Business as a Human System

What does business as a human system mean?

Before I answer the question, here's why I'd like to answer it.

I believe we are at a time of polarity, transition and opportunity.

That means to say more activity is happening on the extremes, radical ideas are more likely to be adopted because there is a general awareness that the status quo is not working. The status quo has given rise to many looming problems in society, which also means there is the possibility of solutions. In between problem and solution lies opportunity.

Broadly, I perceive two different paradigms of business (with many variations in between) that are persisting on the extremes of the "philosophy of business" spectrum. They represent two fundamentally different views about the nature of human beings and what motivates behaviour and performance.

These differing perspectives have far-reaching implications for the role business plays in shaping society and the natural world and thus on human civilisation.

On one end of the spectrum, we have "business as usual" - based on the idea that the sole purpose of business is to maximise value for shareholders (Milton Friedman)

On the other end, a different view - that business exists to create profitable solutions to meet the needs of people and society (Colin Mayer)

Business as a human system is based firmly on the second idea. I believe that by developing and advancing this idea, based on a "fuller" view of what motivates people, business has the opportunity to generate greater well-being, more fulfillment and engagement at work, better products and services, a sustainable and thriving natural environment and an overall better world.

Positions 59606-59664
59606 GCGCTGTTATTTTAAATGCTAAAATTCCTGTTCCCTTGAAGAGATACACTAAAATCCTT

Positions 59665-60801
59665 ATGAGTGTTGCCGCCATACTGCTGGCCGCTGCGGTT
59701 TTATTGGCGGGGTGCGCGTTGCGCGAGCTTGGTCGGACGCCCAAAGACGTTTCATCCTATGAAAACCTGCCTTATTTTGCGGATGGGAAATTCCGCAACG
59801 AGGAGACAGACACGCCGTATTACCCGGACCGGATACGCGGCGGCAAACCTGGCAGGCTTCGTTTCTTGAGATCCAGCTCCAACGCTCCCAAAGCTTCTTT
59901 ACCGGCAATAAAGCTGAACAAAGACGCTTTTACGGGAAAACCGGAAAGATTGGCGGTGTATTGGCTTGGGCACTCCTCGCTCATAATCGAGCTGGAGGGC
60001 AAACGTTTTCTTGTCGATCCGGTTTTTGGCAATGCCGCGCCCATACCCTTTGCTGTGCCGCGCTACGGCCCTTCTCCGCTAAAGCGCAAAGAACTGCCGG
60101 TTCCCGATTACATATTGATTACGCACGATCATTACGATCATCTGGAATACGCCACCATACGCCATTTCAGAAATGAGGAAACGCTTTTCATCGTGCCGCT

So back to what Business as a Human System means...

To consider business a "human system", is to assume that people have a natural thirst for meaning and a desire to work with others to experience and contribute to something greater than themselves. 

This is in contrast to an opposing view that still dominates in business today - that people are self-interested, seeking to direct their efforts to maximise the value to themselves.

Both are true inasmuch as they amount to a self-fulfilling prophecy - whichever view you hold, you're likely to invite and then experience the behaviours that support your assumptions about people.

To consider business a "human system", is to assume that people have a natural thirst for meaning and a desire to work with others to experience and contribute to something greater than themselves.

The "fuller" view, the one that business as a human system is based on, has important implications for how we understand and conduct business…

...It implies that a primary role of leaders is to co-create the conditions for people to bring their full-selves to work and to be at their best.

It implies that there ought not to be any hierarchy of stakeholders. Instead, each set of stakeholder relationships is dependent on the other and is vital in its own right (and that investing in those relationships, in different degrees, at different times as the business requires, will ensure the healthy functioning of the business).

It implies that for business to be successful, it should operate true to an authentic, clear and practical purpose which seeks to create sustainable economic value while improving the lives of people and contributing to a better world.

In this human and relationship-centric view of business, purpose and meaning are base conditions for high performance, engagement, value creation and sustainable profit.

If we conceive of business as a human system, as opposed to a merely contractual one, we pave the way for a future that we all want to be part of.